Housing investment must now be looked at like any other type of economic development investment a community may need or desire. There is very limited bank lending available for housing inventory development today. There are increasing regulatory and building material costs. There is a shortage of workers and lots. At the same time, there is growing demand for larger homes that provide higher returns on investment. With these challenges and dynamics in the marketplace, very few new homes are being built at starter home or mid-level price points (what we define as “workforce housing”). At the same time, many new jobs are being created across the state, driving up demand for all types of housing. Supply is not meeting demand and Realtors® report record low inventory of homes for sale in a growing number of markets.

Because of economic forces and the aforementioned challenges, the building industry in South Carolina cannot respond to demand in the same way it could in pre-recession years. As a result, we are seeing more and more hard-working middle-class families being pushed out of the new construction housing marketplace because they cannot afford the cost of a newly constructed home in their community.

To kick-start more building activity at all price points and to develop a more sustainable housing environment well into the future for our state, I believe three cornerstone principles must be addressed by policy makers and community leaders to better encourage investment, eliminate costly delays and regulatory costs and help shape the industry’s future workforce:

I. Local Government Policies & Processes that Impact Housing Investment Must be Spotlighted, Identifying Impediments and Adopting Best Practices.

II. State Authority to Enforce Code & Land Development Laws Must Be Clear & Unwavering.

III. Efforts to Train and Attract Individuals to the Skilled Trades Must be Dramatically Increased and Sustained over the Long-Term.

The HBA of South Carolina and its members believe the recommendations linked to these three cornerstones are crucial. But, first and foremost, we need local community leaders and elected officials to hear and understand that the world has changed for our industry. Housing investment must now be looked at like any other type of economic development investment a community may need or desire. It won’t just happen.

If communities want to attract jobs to their region and have those employees live in their towns, they need to think about their housing stock and the review and approval systems they have in place for land development, new home construction and the renovation of existing homes. If they have a shortage of housing, they need to look at how their systems may be impeding such development and determine what they might be able to do to attract such investment in the future.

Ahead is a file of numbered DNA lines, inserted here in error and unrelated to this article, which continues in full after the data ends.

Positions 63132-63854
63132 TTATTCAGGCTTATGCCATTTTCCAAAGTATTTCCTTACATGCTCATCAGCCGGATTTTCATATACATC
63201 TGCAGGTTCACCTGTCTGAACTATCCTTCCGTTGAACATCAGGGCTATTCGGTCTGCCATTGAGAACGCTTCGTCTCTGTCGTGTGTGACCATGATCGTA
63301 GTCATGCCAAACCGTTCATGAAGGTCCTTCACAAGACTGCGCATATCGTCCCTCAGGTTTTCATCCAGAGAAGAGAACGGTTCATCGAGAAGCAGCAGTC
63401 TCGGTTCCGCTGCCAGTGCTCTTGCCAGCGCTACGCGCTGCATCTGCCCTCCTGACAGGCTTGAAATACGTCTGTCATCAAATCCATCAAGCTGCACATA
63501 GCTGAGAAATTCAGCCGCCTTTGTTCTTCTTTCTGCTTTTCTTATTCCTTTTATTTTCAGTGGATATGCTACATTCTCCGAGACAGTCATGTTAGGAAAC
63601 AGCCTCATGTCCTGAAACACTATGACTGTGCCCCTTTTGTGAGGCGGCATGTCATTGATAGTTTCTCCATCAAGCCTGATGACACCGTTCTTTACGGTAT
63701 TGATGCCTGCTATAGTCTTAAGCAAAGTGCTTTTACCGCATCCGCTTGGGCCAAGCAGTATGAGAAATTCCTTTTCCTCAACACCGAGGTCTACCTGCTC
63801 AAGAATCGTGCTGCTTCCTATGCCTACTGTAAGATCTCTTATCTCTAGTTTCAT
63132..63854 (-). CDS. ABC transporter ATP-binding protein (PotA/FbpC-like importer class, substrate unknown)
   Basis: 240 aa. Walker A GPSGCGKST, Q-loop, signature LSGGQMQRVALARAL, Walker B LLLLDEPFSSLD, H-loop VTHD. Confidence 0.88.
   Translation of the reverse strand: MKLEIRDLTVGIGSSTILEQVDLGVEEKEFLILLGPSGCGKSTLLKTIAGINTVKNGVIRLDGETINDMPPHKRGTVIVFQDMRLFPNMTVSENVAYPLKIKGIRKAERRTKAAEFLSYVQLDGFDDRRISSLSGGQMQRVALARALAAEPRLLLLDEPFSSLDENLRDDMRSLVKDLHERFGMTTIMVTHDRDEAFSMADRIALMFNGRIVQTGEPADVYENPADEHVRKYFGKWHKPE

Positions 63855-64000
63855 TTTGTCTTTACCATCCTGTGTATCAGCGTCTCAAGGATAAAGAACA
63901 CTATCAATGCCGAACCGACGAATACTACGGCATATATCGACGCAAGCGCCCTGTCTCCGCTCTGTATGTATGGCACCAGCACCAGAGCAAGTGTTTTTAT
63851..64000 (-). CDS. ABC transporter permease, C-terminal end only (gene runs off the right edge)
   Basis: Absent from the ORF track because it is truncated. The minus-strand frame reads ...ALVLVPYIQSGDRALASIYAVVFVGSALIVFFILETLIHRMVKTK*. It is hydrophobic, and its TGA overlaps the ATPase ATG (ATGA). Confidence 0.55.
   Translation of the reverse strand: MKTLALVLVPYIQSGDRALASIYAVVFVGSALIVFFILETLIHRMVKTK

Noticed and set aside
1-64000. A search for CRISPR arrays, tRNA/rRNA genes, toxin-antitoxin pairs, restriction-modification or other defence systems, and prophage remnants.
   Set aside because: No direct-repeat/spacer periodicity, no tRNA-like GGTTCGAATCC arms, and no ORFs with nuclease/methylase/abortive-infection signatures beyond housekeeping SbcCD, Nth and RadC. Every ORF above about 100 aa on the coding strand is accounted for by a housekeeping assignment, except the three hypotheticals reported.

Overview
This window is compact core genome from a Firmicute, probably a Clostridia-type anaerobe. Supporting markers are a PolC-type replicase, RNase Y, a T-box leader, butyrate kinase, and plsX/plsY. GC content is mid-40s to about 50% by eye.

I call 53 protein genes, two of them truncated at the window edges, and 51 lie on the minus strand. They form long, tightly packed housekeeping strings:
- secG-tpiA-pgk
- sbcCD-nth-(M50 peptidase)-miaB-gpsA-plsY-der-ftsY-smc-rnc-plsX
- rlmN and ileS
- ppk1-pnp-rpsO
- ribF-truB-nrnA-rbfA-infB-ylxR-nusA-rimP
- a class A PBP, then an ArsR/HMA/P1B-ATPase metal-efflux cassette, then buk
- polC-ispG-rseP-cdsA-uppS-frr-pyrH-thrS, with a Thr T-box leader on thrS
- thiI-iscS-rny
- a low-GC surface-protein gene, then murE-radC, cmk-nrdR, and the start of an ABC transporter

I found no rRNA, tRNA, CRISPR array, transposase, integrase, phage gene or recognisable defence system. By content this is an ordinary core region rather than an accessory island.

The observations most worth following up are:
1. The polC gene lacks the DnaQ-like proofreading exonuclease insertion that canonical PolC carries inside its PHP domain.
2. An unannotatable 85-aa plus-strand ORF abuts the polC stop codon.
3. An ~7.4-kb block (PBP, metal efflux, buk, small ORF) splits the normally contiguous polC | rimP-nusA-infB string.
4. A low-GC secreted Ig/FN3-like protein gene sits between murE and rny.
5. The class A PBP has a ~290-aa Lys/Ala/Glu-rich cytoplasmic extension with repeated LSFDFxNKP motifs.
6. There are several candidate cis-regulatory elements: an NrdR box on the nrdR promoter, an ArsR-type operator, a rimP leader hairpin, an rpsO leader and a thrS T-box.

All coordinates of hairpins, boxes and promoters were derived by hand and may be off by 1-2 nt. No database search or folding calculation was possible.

Lengthy and complicated review processes represent an especially difficult challenge for obtainable (quality housing options at low and moderate price points) housing development. With a lower return on investment, obtainable housing projects suffer disproportionately from costs associated with regulatory processes and delay. Not surprisingly, fewer obtainable housing units are being built. According to the National Association of Home Builders (NAHB), an ever-increasing portion of the cost of a new home is attributable to the cumulative effect of these types of costs. On average, nationally, 25-33% of the cost of a typical home can now be attributed to these costs—everything from mandated studies to multiple site reviews, delays, permit and other fees, code requirements, etc.

In this landscape, communities that can distinguish themselves by streamlining these processes and removing barriers to investment will benefit now, more than ever. An efficient review and approval process will benefit not only the builder/developer, but the government and taxpayers of communities across the state by keeping housing affordable and expanding the local population and tax base. More families, more children and more homes equal more money for schools and local government.

Regions that develop the most efficient practices designed to attract investment will gain housing options for their citizens and grow. Those that maintain the status quo, or actually increase burdens, will lose out and see their communities passed by.

S.C. is projected to build more than 25,000 single family homes in 2017. The estimated economic impact is at least:

$3.84 billion in income for South Carolina residents;

$828.2 million in taxes and other revenue for the state and local governments in the state and;

68,544 new jobs in South Carolina.

The additional, annually recurring impacts of building 25,000 single-family homes in South Carolina include:

$665 million in income for South Carolina residents;

$243.8 million in taxes and other revenue for the state and local governments in the state and;

13,540 new jobs in South Carolina.

These are ongoing, annual local impacts that result from the new homes being occupied and the occupants paying taxes and otherwise participating in the state economy year after year.

Each new home built equates to 3.4 full time jobs over a 12-month period and 1.2 permanent jobs. This multiplier effect stems from all the home furnishings and other products and services purchased by home buyers. Expanding South Carolina’s building industry has numerous positive impacts and is necessary to expand job creation and our population base.